It’s always pleasing to read what my colleagues in the profession have to say about matters (why I was not asked about this particular topic probably is due to this), but at the same time on some things somewhat sharper judgment is required, which I’m happy to provide.
In this discussion about Louisiana’s U.S. Senate contest, more than one implied that the ideologies of Republican incumbent Sen. David Vitter and Democrat challenger Rep. Charlie Melancon were not that distinct, one arguing that it’s about “two men with somewhat the same vision of government” and another asserting that "If you look at their records, they're similar …. "Rep. Melancon is a conservative.” The data support neither proposition.
Looking at the American Conservative Union’s voting scorecard for the two politicians, in 2009 Vitter voted as a perfect conservative and has an almost perfectly conservative lifetime rating of 94. On the other side of the mirror, with the scorecard of the Americans for Democratic Action, in 2009 Vitter got a 10. Contrast this with Melancon, who in 2009 got from the ACU a 27 with a lifetime score of 42, while the ADA graded him out at 60. At the very best, one could call Melancon a moderate liberal, but in no way is he a “conservative.” Nor can the gulf in their records mean that “they’re similar” or have “the same vision of government.”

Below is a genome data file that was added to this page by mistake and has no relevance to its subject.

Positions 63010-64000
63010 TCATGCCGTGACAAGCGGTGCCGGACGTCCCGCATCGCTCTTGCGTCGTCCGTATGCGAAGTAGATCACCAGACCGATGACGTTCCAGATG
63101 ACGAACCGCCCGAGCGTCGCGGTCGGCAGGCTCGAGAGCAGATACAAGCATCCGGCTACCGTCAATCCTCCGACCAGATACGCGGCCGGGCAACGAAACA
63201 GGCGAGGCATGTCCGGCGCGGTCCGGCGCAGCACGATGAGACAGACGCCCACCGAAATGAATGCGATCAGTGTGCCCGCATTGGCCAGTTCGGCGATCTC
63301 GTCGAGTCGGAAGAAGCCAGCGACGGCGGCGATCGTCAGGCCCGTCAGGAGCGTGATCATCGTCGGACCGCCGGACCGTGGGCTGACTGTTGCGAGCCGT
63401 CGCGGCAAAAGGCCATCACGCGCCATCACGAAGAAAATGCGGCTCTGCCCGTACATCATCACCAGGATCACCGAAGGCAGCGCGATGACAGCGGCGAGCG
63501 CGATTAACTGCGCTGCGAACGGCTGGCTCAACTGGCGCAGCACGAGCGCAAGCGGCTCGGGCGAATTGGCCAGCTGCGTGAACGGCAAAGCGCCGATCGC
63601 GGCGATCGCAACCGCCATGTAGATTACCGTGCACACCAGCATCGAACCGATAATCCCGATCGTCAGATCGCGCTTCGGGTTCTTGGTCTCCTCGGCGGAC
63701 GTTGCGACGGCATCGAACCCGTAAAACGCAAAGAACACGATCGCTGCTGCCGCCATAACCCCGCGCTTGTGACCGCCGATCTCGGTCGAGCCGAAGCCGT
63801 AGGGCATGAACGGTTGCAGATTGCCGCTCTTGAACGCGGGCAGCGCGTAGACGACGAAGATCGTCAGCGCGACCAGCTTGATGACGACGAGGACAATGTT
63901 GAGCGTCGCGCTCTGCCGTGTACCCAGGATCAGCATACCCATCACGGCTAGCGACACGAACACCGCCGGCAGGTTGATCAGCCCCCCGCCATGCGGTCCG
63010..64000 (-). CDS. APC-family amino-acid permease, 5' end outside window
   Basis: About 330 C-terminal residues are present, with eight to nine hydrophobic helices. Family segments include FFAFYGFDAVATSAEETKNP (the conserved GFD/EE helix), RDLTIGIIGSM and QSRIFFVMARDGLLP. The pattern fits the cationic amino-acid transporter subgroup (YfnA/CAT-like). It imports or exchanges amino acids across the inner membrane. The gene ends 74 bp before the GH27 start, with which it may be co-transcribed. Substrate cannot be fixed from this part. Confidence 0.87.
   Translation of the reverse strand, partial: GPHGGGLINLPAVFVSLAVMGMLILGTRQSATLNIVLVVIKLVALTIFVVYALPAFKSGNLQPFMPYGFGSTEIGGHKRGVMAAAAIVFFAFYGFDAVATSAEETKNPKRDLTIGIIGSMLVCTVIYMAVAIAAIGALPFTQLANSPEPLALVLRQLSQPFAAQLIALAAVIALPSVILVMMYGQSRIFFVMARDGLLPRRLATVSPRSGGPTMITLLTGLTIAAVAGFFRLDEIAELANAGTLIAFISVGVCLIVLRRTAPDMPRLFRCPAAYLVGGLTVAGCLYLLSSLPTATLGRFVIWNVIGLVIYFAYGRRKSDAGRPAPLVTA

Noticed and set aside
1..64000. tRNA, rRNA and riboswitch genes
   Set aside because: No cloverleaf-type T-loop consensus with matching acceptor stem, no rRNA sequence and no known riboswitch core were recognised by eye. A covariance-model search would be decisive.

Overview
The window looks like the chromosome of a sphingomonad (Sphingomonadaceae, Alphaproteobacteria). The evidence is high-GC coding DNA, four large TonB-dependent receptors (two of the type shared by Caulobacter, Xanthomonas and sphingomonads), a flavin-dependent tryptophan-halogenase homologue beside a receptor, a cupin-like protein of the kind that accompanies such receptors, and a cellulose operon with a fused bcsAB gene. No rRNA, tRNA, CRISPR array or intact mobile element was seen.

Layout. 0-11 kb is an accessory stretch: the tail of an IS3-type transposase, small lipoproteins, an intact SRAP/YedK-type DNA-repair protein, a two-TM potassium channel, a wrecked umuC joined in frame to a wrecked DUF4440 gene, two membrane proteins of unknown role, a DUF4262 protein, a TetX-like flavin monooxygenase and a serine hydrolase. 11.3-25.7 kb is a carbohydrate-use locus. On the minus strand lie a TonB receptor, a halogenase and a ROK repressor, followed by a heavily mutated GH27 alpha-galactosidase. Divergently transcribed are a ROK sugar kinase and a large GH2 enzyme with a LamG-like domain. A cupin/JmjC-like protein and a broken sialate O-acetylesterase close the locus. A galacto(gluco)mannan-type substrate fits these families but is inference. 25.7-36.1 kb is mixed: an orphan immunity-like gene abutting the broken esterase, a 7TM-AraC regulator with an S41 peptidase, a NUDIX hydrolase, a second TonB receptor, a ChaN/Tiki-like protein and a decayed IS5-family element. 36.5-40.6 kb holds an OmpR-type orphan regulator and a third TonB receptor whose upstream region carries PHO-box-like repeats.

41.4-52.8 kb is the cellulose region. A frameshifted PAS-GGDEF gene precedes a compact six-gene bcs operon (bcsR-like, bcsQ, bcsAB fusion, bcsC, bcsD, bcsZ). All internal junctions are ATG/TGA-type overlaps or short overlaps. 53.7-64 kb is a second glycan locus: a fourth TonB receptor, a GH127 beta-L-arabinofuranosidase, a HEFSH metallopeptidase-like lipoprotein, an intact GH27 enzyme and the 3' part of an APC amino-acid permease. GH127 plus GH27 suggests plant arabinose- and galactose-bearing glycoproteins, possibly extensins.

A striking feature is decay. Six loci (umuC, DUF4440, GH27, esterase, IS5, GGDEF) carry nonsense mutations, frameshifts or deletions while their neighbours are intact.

Failing to understand this risks an inability to understand where the race is going and why it will turn out as it does. As previously noted, Vitter is a solid conservative in a conservative majority state, and with the bonus of this election cycle being favorable to such candidates because of the unfavorable policy consequences attached to the hard left governance of Pres. Barack Obama, the only way (how many times must this be written in this space) Vitter will lose is by committing an enormous blunder. The differences in policy preferences and records simply are too great for Melancon to try successfully to obscure.
Not realizing this leads another of my colleagues to stray in stating, “If Vitter didn't have so many problems, this should not be a close race.” Again, the facts speak otherwise: this is not a close race. For well over a year, every independent poll has Vitter with a very large lead, and even Democrat-run ones give Vitter a large lead well outside the margin of error. The race is not close, Vitter is winning going away, and will continue to do so unless he makes some kind of incredible blunder.
In trying correctly to understand a phenomenon such as this contest, judgment must have solid factual basis. I’m glad to contribute in improving this understanding.